The regular season is where you earn your money, but the playoffs are where you really show what you’re worth. Here’s a look at five players who have had a fantastic playoff after tough regular season campaigns.
Jayden Schwartz (left) and Jason Spezza|Scott Rovak/NHLI via Getty Images
There aren’t many positive words that can be used to describe Jason Spezza’s regular season.
Spezza failed to hit the 30-point mark for the second straight year, with the big centerman struggling to stay effective in his 16th season in the NHL. His 27 points are a far cry from the days where he was capable of 90-plus point seasons with the Ottawa Senators. Heck, he had 50 just two years ago before seemingly falling off the earth ever since.
But one thing people tend to forget about Spezza is his impressive playoff stat line. In 77 playoff games, Spezza has 69 points, with his 0.90 points-per-game average good for 8th among active NHLers with at least 50 career points and the most of any players still playing in the second round. In 2007, his only appearance in the Stanley Cup final, Spezza was a member of Ottawa’s deadly scoring line that saw him, Daniel Alfredsson and Dany Heatley score 22 points apiece, good for a three-way tie for first.
With his goal on Wednesday night, Spezza is the only player averaging under 14 minutes of ice time with more than two points in the second round and the only player with less than 13 minutes to have more than three points in the entire playoffs. Not bad for a guy who started the first round in the press box. But he isn’t the only player to shake off a bad season to have a banging playoff run. With that, here are some of the biggest performers to rise from the shadows for the most important time of the year:
Charlie Coyle, Boston Bruins
Coyle’s job isn’t to generate offense, but it’s hard to ignore the fact he has already exceeded his six-point regular season output with the Bruins by netting seven points in 10 playoff contests. It’s been a breakthrough playoff run for Coyle, who had just 15 playoff points during his tenure with the Minnesota Wild. Acquired prior to the trade deadline in a deal that sent Ryan Donato to the Wild, Coyle is shooting at a team-leading 29.4 percent and leads the team in the goals department with five. It’s safe to say he’s been one of the best forwards on the Bruins in the post-season, and with three points in the series against the Blue Jackets, the big-bodied Coyle has played well against Columbus, too.
Warren Foegele, Carolina Hurricanes
One of the best stories of the post-season has been Foegele’s rise. Named the 2017 OHL playoff MVP after winning the championship with the Erie Otters, Foegele has exploded for eight points in 10 games, which is more than half of his 15-point regular season output. He entered the playoffs with two goals in a row, just the second time he had points in back-to-back games this year, before scoring four goals and two points against the Washington Capitals in the first round. Foegele is tied for 10th in playoff points with Nicklas Backstrom and Roope Hintz, narrowly edging out Teuvo Teravainen for the team lead. Not bad for a rookie, but if his junior career is any indication, he likes playoff hockey.
Jordan Staal, Carolina Hurricanes
Had Staal played the entire season, he would have been on pace for 46 points, which is basically on par with his previous six years with the Hurricanes. But with just 26 points in 50 games – the lowest of his NHL career – a good playoff run was what Staal needed to finish off the campaign. With four goals and eight points, including the game-winning goal against Washington to help force Game 7 and the Game 1 winner against the New York Islanders, he’s done just that. It’s Staal’s first playoff run since leaving the Pittsburgh Penguins in 2012, and his next point will tie his previous playoff bests set in 2009 and 2012. With a 30.7 shooting percentage at all strengths in the playoffs, it wouldn’t hurt for him to shoot a bit more, but the Bunch of Jerks are getting a lot out of their fearless veteran in the team’s improbable run.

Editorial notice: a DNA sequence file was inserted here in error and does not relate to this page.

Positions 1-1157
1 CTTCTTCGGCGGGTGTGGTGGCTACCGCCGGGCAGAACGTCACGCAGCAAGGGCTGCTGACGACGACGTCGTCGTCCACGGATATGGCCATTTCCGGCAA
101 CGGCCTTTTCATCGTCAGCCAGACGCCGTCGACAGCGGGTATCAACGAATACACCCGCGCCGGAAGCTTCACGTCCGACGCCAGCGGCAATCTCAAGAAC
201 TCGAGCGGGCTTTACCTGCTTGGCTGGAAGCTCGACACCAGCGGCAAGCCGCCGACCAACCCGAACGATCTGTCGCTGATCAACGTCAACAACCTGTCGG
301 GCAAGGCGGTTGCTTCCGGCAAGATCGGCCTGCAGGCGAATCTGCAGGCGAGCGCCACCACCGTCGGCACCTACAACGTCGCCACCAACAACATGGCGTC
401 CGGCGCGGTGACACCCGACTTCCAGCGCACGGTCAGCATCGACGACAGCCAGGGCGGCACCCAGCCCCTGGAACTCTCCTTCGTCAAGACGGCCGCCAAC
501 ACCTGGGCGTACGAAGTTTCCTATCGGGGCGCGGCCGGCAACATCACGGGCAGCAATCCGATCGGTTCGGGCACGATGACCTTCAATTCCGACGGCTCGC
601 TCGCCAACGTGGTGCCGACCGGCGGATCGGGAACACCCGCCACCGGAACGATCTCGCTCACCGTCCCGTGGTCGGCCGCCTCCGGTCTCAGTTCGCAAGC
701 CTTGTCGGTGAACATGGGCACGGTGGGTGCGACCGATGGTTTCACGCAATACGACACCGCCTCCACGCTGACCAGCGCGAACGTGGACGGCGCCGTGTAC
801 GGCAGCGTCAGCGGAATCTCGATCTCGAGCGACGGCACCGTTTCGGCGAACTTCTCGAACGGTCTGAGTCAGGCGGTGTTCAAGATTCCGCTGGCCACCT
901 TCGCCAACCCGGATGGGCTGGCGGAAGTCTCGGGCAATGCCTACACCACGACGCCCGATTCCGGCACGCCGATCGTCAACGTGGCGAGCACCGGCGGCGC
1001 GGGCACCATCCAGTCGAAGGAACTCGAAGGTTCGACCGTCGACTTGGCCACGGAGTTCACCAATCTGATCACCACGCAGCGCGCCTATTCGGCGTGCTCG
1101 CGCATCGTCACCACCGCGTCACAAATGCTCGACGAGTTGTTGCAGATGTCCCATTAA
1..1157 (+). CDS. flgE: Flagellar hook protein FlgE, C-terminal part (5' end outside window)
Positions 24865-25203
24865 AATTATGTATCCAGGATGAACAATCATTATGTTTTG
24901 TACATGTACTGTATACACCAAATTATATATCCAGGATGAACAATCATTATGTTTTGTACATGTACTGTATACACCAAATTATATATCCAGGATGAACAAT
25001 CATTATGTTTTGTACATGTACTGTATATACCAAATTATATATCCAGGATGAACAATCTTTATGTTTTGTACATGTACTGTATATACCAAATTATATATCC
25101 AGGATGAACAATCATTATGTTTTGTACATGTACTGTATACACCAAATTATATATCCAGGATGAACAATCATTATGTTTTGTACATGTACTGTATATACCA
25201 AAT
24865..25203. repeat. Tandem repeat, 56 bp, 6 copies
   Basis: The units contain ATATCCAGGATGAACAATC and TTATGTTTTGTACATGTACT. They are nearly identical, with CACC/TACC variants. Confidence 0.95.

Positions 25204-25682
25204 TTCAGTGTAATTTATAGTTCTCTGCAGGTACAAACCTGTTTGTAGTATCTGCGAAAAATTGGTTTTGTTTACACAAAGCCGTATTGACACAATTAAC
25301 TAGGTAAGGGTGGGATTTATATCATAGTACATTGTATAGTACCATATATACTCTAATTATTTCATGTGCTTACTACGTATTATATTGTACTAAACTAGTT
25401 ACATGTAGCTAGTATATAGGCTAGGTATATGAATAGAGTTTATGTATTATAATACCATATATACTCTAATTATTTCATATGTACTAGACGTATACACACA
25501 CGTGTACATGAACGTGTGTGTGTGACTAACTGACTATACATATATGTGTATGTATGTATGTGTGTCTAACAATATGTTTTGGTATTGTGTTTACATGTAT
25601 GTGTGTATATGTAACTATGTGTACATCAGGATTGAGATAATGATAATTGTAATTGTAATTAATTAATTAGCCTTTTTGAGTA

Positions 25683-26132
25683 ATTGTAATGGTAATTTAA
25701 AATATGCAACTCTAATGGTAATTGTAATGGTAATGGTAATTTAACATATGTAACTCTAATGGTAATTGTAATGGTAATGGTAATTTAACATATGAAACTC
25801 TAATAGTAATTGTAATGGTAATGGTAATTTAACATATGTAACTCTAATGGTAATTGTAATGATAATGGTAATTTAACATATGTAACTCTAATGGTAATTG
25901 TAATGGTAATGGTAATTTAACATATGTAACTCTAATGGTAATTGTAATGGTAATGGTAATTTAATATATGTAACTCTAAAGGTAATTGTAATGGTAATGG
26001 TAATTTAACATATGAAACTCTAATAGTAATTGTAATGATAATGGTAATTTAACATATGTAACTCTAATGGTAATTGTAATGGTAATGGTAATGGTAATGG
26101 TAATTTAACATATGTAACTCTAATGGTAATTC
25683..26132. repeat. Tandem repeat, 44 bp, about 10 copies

Matt Nieto, Colorado Avalanche
Nieto hasn’t been able to top his career-high point total – he registered 27 in 2014-15 – in the four regular seasons since, but he has been one of Colorado’s best players in the playoffs. It’s not totally unexpected to see him play well on the big stage: he had five points in seven games with San Jose during their 2014 post-season run and had three assists in six games last year as a depth player for the Avalanche. This time, however, his four goals tie him with the likes of Artemi Panarin, Brad Marchand and Jordan Eberle.
Jaden Schwartz, St. Louis Blues
Injury troubles limited Schwartz to just 36 points in 69 games, which made for his worst offensive totals in a full season since he became a full-time NHLer in 2013-14. All has been forgotten in the post-season, however, especially after Schwartz’s hat trick against in Game 6 against the Winnipeg Jets helped the Blues advance to the second round. He’s followed that up with three points in four games against the Stars, giving him six goals and eight points through 10 games, trailing only Alex Pietrangelo for the team lead in points. Schwartz has the Blues’ best goals and points per 60 with 2.15 and 2.86, respectively, and is shooting at a 25 percent rate on 24 shots. That’s the best rate among players with at least 20 shots in the post-season, making him one of the more dangerous shooters through the middle of Round 2. The Blues haven’t particularly dominated their playoff battles yet, but Schwartz has been spectacular, no doubt.
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